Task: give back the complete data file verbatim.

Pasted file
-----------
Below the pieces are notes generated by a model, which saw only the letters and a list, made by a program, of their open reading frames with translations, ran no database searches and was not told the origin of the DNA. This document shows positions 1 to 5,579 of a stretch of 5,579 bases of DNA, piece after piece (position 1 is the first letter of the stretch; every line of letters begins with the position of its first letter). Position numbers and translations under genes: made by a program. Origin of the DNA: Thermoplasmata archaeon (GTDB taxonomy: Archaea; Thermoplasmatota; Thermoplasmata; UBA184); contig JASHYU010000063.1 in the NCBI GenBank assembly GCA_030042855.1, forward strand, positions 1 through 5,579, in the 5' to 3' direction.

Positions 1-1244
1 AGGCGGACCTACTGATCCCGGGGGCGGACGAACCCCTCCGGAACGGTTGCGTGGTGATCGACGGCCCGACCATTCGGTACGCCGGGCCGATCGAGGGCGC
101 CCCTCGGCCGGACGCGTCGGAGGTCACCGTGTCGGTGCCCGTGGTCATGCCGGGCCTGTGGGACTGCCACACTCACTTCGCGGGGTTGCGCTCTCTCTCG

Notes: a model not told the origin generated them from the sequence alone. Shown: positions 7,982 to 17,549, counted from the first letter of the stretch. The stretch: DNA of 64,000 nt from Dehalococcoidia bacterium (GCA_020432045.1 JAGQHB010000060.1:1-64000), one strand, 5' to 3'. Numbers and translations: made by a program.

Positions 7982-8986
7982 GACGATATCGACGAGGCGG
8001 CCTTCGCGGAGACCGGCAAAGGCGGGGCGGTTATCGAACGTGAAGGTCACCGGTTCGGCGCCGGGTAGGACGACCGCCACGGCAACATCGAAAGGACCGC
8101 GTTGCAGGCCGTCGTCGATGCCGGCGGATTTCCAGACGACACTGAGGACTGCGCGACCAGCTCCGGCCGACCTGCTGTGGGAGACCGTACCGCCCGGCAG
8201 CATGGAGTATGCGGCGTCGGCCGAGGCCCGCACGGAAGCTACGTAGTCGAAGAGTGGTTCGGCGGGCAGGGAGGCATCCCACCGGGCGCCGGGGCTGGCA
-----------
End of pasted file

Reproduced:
Below the pieces are notes generated by a model, which saw only the letters and a list, made by a program, of their open reading frames with translations, ran no database searches and was not told the origin of the DNA. This document shows positions 1 to 5,579 of a stretch of 5,579 bases of DNA, piece after piece (position 1 is the first letter of the stretch; every line of letters begins with the position of its first letter). Position numbers and translations under genes: made by a program. Origin of the DNA: Thermoplasmata archaeon (GTDB taxonomy: Archaea; Thermoplasmatota; Thermoplasmata; UBA184); contig JASHYU010000063.1 in the NCBI GenBank assembly GCA_030042855.1, forward strand, positions 1 through 5,579, in the 5' to 3' direction.

Positions 1-1244
1 AGGCGGACCTACTGATCCCGGGGGCGGACGAACCCCTCCGGAACGGTTGCGTGGTGATCGACGGCCCGACCATTCGGTACGCCGGGCCGATCGAGGGCGC
101 CCCTCGGCCGGACGCGTCGGAGGTCACCGTGTCGGTGCCCGTGGTCATGCCGGGCCTGTGGGACTGCCACACTCACTTCGCGGGGTTGCGCTCTCTCTCG

Notes: a model not told the origin generated them from the sequence alone. Shown: positions 7,982 to 17,549, counted from the first letter of the stretch. The stretch: DNA of 64,000 nt from Dehalococcoidia bacterium (GCA_020432045.1 JAGQHB010000060.1:1-64000), one strand, 5' to 3'. Numbers and translations: made by a program.

Positions 7982-8986
7982 GACGATATCGACGAGGCGG
8001 CCTTCGCGGAGACCGGCAAAGGCGGGGCGGTTATCGAACGTGAAGGTCACCGGTTCGGCGCCGGGTAGGACGACCGCCACGGCAACATCGAAAGGACCGC
8101 GTTGCAGGCCGTCGTCGATGCCGGCGGATTTCCAGACGACACTGAGGACTGCGCGACCAGCTCCGGCCGACCTGCTGTGGGAGACCGTACCGCCCGGCAG
8201 CATGGAGTATGCGGCGTCGGCCGAGGCCCGCACGGAAGCTACGTAGTCGAAGAGTGGTTCGGCGGGCAGGGAGGCATCCCACCGGGCGCCGGGGCTGGCA